Tom Dooley - An update: I
Since my last article on Tom Dooley was published, a few things has happened. I have visited Wilkes County once more, and this time I had the opportunity to take close up pictures of Tom's, as well as Laura Foster's graves - something I haven't been able to do until now.
A new book on the subject, "The True Story of Tom Dooley" by John E. Fletcher, with a foreword by Mrs. Edith Ferguson Carter, owner of Whippoorwill Academy and Village in Ferguson, has been published in 2013. I also finally got hold of a copy of Reverend Dr. Robert Isbell's "book", "The World of My Childhood" (actually a series of newspaper articles collected in a book).
I also got wiser on some, not really important but non the less interesting issues about the case, like where everyone actually lived and so on. Nothing that have changed my mind on what really happened though. This article is about some of the above. More will follow in later updates.
The place of execution
The photo on the left, is taken on the corner of Harrison Street and Railroad Avenue in Statesville. The old station must have been situated around where the Bartlett Milling Company truck is parked (extreme right of picture), and I imagine that the grassy area is a likely site of the gallows.
In my article The Story of Tom Dooley VII - Execution and aftermath I guessed that the gallows must have been placed somewhere near present days South Center Street, actually the southern end of South Center Street. I based this guess on information I received during my visit to Statesville in 2004, where I was told that the station was on the opposite side of the tracks, from what today is known as "The old railway Depot" on 111 Depot Lane. Later I have learned that this is not the case. The orginal railway station was actually placed around 300 yards northeast of the present "Old Railway Depot" that now houses the Statesville Housing Authorities - and Tom was executed just south of the building. Depending on how precise this direction is, it means that the place of excution must have been either near the corner of Jefferson Street and Washington Avenue or even more likely where the small gravel road, Railroad Avenue departs from Harrison Street, on the eastern side of Bartlett Milling Company, rather than on the western side as my first article indicated that it was. During my last visit in October 2013, I took pictures of the two possible sites, with the most likely site shown here.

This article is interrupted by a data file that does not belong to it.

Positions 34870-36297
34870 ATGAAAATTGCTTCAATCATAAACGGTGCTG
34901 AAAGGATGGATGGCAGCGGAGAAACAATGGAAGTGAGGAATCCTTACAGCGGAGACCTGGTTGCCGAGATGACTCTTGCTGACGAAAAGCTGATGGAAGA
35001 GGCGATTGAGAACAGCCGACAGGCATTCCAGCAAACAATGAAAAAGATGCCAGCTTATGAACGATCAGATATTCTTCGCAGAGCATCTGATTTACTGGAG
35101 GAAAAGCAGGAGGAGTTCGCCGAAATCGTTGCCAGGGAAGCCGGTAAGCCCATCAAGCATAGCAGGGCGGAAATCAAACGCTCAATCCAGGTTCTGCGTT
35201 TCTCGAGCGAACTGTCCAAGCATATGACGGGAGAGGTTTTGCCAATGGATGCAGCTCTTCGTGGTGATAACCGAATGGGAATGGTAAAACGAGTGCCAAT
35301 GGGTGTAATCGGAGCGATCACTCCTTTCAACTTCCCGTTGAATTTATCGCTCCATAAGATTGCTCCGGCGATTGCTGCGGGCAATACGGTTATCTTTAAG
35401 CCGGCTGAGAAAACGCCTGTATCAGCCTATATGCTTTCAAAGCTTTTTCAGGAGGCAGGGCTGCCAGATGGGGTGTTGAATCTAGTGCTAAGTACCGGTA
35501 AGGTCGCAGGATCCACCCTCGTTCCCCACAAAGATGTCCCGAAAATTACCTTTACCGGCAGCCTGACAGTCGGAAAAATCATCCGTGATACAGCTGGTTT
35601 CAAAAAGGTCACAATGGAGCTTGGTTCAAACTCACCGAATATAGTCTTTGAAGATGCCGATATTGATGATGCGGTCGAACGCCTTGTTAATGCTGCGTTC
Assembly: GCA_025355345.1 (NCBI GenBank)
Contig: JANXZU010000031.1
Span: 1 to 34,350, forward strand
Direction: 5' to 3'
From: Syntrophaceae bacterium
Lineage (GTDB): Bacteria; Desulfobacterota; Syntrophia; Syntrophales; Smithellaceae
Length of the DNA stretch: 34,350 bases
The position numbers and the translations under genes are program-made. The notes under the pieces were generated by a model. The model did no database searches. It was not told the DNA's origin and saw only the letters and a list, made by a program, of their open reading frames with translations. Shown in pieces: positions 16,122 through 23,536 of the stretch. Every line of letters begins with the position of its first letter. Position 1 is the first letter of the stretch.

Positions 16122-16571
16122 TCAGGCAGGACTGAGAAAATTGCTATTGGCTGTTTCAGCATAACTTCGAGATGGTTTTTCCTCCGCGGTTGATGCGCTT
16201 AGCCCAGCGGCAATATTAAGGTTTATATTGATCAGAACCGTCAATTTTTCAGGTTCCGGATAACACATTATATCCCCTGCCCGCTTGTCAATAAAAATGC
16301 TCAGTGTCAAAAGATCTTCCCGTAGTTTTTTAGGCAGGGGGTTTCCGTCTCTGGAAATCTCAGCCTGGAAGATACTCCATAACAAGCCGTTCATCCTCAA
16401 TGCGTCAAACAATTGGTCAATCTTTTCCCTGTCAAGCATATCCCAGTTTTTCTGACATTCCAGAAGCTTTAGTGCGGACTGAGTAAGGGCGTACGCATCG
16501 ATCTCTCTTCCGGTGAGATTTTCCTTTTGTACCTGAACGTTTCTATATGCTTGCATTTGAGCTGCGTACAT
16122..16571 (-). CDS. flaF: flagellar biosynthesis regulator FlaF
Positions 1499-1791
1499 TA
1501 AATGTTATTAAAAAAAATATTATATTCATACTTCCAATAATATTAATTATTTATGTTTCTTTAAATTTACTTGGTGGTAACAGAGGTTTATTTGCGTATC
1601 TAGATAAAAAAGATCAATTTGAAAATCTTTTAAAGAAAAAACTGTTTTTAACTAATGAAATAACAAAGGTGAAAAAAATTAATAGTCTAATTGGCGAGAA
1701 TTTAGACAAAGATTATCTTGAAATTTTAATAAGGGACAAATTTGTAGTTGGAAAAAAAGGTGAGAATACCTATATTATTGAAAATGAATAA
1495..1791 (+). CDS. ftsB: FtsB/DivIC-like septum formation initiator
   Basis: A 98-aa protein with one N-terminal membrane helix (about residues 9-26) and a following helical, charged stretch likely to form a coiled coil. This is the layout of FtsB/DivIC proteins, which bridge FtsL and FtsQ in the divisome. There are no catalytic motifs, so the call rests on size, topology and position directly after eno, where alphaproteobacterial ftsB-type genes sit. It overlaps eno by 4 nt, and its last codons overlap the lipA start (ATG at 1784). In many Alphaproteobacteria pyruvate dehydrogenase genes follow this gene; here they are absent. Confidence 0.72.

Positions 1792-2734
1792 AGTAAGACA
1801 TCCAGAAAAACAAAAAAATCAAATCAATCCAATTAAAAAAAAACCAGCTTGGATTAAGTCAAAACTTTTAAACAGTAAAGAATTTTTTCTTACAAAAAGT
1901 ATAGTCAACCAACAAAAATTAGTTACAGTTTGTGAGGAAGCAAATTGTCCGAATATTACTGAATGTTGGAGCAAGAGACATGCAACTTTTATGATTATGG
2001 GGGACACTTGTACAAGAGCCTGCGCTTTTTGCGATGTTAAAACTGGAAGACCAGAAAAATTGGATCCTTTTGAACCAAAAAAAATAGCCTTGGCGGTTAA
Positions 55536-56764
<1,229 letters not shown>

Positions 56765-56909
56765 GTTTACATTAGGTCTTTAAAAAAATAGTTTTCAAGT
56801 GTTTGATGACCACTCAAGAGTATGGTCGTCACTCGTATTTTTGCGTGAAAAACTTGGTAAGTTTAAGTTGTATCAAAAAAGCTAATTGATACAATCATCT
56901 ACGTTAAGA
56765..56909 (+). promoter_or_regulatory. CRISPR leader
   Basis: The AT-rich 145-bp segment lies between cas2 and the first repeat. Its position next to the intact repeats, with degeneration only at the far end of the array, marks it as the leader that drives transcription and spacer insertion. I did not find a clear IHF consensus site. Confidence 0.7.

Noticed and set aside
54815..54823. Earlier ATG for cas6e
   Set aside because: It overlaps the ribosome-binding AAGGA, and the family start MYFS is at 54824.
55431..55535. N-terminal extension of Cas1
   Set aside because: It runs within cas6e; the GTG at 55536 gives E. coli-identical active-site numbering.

Graves of Tom and Laura
Laura's tombstone (left) and Tom's (right). Laura's stone is found on her grave in Caldwell County, approximately 3.2 miles from the Wilkes/Caldwell county line using NC Route 268; 2.5 miles as the crow flies. Tom's stone is on his grave in an old Dula cemetery near Tom Dula Road (State Road 1164), approximately 1.2 miles from NC 268, not 1.5 miles as the historical marker indicates. Unlike Laura's grave, Tom's is not visible from the road. Both are on private property.
There is actually not much new on this subject except me being able to take close-ups of the two graves during my latest visit to the area. Both the stones have been erected many years after the two of them were buried. One thing I has always wondered though, was the wrong years on both stones. According to Laura's stone, she was killed in May 1865 - while Tom was still in POW camp in Maryland, and on Tom's stone the inscription tells, that he was hanged on May 1st, 1866 - almost a month before the murder was comitted!
I don't wonder any more though. I'm now certain that the wrong dates orginates from two articles in the "The World of My Childhood" series by Robert L. Isbell, published in the Lenoir paper, The News-Topic in the late nineteenforties and early nineteenfifties. In article 37 and 38, Dr. Isbell relates the Tom Dooley story, and he gives 1865 as the year of the murder and 1866 as the year of the execution. As the articles were published not long before the erection of the monuments, it's reasonable to believe that these articles were the source of the wrong dates. How Dr. Isbell could be that wrong is difficult to tell. He was the son of Tom's main pursuer, James Isbell, who of cause must have known the years in question, so it's likely to assume, that he didn't have the information from his father. In the articles he claims that he was well acquainted with Laura's father, who also must have known when his daughter was murdered and when the guilty party was executed. But apparently Isbell was not that well acquainted after all, as he didn't know the first name of Lauras father. He calls him Will, but claims that this is short for William, while it actually must have been short for Wilson. I will get back to this book in a later article as it is a great source to everyday life in Happy Valley in the years after the civil war.